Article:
by Dr. Charles D. McKenna
Dean, Command and Staff College
I wish to state for the record that this is the first time I have made an entry on any blog for any reason. Nothing generational in that comment!! I thought that a blog was something you may have stepped in and had to wipe off your shoes. Now I realize that it is something that is not only a noun, it is also a verb. And is part of the current landscape of communication among sentient beings. “Look Mom, see me blogging!” In any case, they created this forum as a place to add another dimension to the educational experience of an increasingly technologically savvy student body, and who am I not to climb aboard the blog train.
The subject about which Drs. Johnson and Jensen asked me to write is “Thinking Critically.” Perhaps it is just a quirk of mine, and is little more than a semantic exercise, but the sequence of the words is important to me. Usually the two terms appear as “Critical Thinking.” I reverse them for two reasons. First, as a good staff officer I want the action verb to lead, not the descriptive adverb. Second, and directly related to the first reason, is that it puts the emphasis on “thinking,” namely, reflecting, pondering, and paying attention to that before characterizing what kind of thinking we may be emphasizing. There is another consideration that again may just be a personal quirk. The first definition in Webster’s II New Riverside University Dictionary for the term “critical” is, “Tending to judge harshly and adversely.” The second definition is, “Marked by careful and exact evaluation.” The second definition is consistent with the approach we try to take here at the College when we use the terms “thinking critically.” But my own experience runs more to the first definition when we use the term critical thinking.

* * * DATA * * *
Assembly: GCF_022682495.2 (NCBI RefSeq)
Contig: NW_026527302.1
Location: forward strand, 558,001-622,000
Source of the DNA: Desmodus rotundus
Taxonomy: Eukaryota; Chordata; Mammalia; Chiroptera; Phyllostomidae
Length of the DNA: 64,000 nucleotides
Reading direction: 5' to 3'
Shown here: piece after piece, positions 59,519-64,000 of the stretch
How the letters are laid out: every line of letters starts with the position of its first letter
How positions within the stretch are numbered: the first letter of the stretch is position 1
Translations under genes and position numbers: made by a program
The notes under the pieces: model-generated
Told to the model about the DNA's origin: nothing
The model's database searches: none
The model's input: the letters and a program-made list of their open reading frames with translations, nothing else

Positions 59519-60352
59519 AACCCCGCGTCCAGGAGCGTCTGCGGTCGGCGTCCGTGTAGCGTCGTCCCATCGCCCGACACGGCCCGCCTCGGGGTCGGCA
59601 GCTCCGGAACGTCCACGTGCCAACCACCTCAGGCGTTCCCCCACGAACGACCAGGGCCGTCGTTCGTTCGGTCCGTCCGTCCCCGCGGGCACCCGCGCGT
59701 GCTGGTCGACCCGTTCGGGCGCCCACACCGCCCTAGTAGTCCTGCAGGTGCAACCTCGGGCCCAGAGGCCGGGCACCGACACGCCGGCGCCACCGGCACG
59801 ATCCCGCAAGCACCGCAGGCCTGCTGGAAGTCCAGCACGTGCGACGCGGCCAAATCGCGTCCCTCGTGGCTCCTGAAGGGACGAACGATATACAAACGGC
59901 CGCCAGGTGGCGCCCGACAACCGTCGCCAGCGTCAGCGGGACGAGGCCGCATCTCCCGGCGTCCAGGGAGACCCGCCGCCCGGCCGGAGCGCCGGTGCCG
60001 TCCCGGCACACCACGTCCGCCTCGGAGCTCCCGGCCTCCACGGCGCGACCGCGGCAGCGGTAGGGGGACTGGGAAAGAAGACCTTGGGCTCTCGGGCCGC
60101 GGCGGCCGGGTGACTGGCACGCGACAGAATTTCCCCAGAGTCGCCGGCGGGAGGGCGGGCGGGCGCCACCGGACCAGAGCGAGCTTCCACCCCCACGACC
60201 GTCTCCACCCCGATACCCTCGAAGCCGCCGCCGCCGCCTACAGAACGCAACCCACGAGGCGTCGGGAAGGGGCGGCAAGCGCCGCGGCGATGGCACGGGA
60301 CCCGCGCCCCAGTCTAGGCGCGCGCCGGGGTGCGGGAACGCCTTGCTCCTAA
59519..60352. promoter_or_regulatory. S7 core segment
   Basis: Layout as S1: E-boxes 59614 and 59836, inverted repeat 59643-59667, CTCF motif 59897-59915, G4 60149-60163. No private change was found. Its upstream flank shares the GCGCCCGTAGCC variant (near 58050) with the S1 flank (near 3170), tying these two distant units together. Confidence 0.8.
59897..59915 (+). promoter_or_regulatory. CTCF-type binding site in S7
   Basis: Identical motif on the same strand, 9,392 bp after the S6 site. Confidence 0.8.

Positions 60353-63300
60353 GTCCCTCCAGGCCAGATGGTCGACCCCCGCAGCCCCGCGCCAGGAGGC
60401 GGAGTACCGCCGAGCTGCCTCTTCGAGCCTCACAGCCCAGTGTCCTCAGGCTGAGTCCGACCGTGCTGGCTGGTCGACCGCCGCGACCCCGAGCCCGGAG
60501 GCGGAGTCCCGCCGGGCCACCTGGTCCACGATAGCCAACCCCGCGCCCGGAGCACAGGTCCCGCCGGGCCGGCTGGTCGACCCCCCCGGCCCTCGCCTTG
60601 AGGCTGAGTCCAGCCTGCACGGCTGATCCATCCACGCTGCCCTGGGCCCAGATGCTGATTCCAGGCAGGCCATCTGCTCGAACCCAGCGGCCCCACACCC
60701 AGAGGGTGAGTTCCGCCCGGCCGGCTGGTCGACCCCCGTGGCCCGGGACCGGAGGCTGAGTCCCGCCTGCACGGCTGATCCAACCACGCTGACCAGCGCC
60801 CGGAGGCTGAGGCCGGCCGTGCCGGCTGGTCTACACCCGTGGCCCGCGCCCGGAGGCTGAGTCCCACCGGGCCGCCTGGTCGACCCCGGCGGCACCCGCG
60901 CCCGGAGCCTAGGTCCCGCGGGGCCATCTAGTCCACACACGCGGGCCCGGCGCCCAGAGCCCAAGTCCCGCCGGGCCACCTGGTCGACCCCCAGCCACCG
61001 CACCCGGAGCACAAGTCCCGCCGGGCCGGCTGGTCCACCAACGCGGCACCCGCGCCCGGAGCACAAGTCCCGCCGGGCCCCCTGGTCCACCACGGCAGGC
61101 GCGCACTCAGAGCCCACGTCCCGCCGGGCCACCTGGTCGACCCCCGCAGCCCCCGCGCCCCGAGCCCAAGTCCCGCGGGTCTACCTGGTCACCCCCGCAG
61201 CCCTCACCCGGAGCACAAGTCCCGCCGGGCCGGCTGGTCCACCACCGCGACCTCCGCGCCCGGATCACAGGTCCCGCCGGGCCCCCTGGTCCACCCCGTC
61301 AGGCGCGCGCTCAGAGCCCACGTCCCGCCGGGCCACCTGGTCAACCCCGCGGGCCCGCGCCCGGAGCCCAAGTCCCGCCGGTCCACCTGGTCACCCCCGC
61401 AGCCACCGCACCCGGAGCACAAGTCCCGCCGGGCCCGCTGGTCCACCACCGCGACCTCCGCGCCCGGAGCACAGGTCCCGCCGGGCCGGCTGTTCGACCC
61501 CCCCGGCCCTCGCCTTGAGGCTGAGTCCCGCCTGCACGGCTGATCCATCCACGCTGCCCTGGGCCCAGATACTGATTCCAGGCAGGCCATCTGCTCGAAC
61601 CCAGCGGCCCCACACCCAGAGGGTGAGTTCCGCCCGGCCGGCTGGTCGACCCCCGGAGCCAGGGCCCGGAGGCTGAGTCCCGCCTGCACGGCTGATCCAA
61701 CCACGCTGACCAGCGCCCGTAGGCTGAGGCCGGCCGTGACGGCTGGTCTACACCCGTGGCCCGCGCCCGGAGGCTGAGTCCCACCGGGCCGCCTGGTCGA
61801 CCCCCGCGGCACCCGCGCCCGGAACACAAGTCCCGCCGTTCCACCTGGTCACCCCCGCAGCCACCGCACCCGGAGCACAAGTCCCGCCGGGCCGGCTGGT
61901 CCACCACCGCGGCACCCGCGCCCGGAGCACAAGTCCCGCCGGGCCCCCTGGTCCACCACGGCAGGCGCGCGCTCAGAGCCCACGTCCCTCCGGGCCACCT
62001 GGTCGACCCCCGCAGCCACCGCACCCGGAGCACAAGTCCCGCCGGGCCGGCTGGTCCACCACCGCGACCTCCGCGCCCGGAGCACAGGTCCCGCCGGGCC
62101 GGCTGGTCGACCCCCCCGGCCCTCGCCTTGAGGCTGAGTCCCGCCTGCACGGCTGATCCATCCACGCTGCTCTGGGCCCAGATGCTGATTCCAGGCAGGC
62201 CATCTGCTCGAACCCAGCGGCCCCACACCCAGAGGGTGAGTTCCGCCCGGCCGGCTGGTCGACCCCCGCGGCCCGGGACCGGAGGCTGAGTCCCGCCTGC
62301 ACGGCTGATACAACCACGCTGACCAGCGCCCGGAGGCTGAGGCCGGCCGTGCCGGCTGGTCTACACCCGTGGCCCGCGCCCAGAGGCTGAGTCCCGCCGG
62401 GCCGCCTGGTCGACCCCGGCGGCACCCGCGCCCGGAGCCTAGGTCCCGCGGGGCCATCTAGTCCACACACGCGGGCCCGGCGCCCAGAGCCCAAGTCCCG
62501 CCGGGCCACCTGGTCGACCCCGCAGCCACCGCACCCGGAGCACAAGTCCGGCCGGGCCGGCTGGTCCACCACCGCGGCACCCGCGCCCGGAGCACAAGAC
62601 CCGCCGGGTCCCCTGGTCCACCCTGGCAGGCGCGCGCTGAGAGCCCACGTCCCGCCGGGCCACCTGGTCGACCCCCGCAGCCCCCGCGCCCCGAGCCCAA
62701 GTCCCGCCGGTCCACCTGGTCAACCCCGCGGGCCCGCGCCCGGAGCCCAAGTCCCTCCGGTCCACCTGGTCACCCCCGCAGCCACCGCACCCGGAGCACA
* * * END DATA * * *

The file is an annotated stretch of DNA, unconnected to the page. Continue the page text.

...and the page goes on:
There are multiple parts to, and multiple levels of thinking critically. The presentation you will receive on 3 August is meant to introduce you to some of the definitions and concepts of thinking critically, but is only an introduction, and a brief one at that. The rest of the academic year, heck, the rest of your lives will give you innumerable chances to practice and improve abilities that are already existent in various stages of development within you. Part of the success you have experienced, part of what got you selected to be in this year’s student body, involved the decision on the part of those making the selections that you have already demonstrated the ability to think critically. Remember that. We are about helping you to refine talents you possess, not necessarily to create something that doesn’t currently exist.
Reduced to its essence, to its core, thinking critically is a process, a learned skill, a developing habit of taking charge of the structures inherent in the act of thinking and imposing rigorous standards on them. It is a disciplined mental activity of evaluation and judgment that can guide the development of beliefs and actions. It is also the process of developing the ability, and using it routinely, to think about how you are thinking about issues, arguments, etc. I did not jut type the same thing twice. The process referred to is called “meta-cognition,” which sounds like an egg-head’s term to make the uninitiated feel intimidated, but it is actually pretty cool stuff (where but on a blog could I actually write words like that and expect them to see the light of day?). It means you reflect on the process you used to get to an answer or develop an understanding of a concept or an environment. It helps you come to grips with the reality of how you approach the world around you, and can have very practical applications … but that will be for tomorrow’s presentation, and for the remainder of the academic year. For now, take a deep breath, enjoy the fact that the sun actually did come up and the grass is still mostly green, even after a hectic first day of school.